Tuesday was a full day. I woke up late and had to be at the dentist pronto with my 5-year-old in tow for cleanings. After that, there was school to be done and bread and soup to be made before an afternoon playdate. I also had a freelance deadline looming.
A full day. Everything would fit, but everything had to be done efficiently and well. Despite waking up late, we made it to the dentist on time and with no cavities.
When we got home, I chatted with Matt and he headed off to work. Roger needed a toy from the car, so I hollered instructions to the girls about school starting in 5 minutes and took Roger outside. Everything was going to plan.
And then a homeless guy’s garbage bag with all his earthly belongings split open right behind my car.
A neighbor had been walking and talking with him; now, he tried to keep talking awkwardly while the homeless man turned his attention to his stuff, pushing a large plastic frame back into the tattered bag. It was pitiful.
“Do you want a new bag?” I asked. He nodded and I headed inside. Over the course of the next half an hour, I brought out two garbage bags, a duffel, a sandwich, an apple, and a McDonald’s cup refilled with water (new straw, though!).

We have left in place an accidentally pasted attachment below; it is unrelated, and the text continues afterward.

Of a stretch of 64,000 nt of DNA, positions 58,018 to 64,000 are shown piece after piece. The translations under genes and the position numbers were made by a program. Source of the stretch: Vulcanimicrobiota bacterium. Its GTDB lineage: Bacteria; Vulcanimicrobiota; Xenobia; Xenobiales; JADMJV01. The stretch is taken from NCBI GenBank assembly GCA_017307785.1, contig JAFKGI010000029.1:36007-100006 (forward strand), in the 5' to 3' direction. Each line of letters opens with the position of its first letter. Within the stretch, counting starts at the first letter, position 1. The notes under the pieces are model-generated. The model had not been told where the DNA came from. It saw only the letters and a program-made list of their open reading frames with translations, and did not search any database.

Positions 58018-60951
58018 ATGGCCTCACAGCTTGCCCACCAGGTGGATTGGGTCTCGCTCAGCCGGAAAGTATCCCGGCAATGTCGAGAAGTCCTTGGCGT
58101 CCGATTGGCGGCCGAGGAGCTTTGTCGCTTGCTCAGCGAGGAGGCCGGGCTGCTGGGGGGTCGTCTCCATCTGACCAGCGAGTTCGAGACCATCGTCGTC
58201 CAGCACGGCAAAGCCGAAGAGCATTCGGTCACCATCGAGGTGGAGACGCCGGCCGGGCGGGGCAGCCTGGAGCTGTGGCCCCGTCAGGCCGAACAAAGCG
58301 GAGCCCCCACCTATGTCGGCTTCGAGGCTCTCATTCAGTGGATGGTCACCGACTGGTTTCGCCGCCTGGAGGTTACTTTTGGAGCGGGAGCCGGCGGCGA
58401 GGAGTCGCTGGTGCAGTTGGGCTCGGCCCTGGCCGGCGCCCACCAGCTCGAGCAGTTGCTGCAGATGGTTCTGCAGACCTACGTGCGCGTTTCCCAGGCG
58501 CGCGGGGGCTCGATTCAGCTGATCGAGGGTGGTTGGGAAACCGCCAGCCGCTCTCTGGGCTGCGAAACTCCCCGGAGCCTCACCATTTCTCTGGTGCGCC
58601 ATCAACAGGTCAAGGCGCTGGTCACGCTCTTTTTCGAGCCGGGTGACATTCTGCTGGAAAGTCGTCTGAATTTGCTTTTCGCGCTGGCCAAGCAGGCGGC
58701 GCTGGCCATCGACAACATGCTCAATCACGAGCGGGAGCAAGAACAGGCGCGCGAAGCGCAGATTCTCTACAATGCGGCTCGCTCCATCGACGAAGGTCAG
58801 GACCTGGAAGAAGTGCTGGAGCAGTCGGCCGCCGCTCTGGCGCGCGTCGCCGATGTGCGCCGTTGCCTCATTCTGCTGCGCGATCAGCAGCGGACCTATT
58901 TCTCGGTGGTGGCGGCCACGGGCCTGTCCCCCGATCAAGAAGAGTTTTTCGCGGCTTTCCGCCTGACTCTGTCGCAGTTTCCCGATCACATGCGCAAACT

The neighbor came back with some cash and said, “I’m sorry for your troubles, man. I hope things look up for you.” I never got around to asking the man about his troubles. Or much of anything, really. We talked a little bit, but I had the sense I didn’t have much more to offer him than that duffel and some food.
I wanted to offer, should have made a way to bring up, Jesus…but I didn’t. I’m not sure why. I felt weird, awkward even, standing in my own driveway while a strange man inhaled an apple. The other things on my agenda ran through my mind and won out. I said my goodbyes and wished him well. By the time Roger tried to run back out with another garbage bag “gift,” he had already started walking up the street.
And that was it. There was school to be done, soup to be made, reports to be edited. That man lingered in my mind. I wondered where he was headed and how he had a therapist given his life and if I had done enough.
I still don’t know. But as I looked down at my own little boy, I realized that where there is a boy, there is likely a mother. There are probably many miles between that homeless man and his mother, emotional ones if not physical. She probably doesn’t know where he is or what he’s up to.
I can’t imagine not knowing where my boy is, not knowing what he’s up to or if he’s safe. Whether he has somewhere to stay or food in his belly.
I may not have presented the gospel in its fullness, but I fed some mother’s child. One of God’s creatures. And maybe sometimes that’s enough.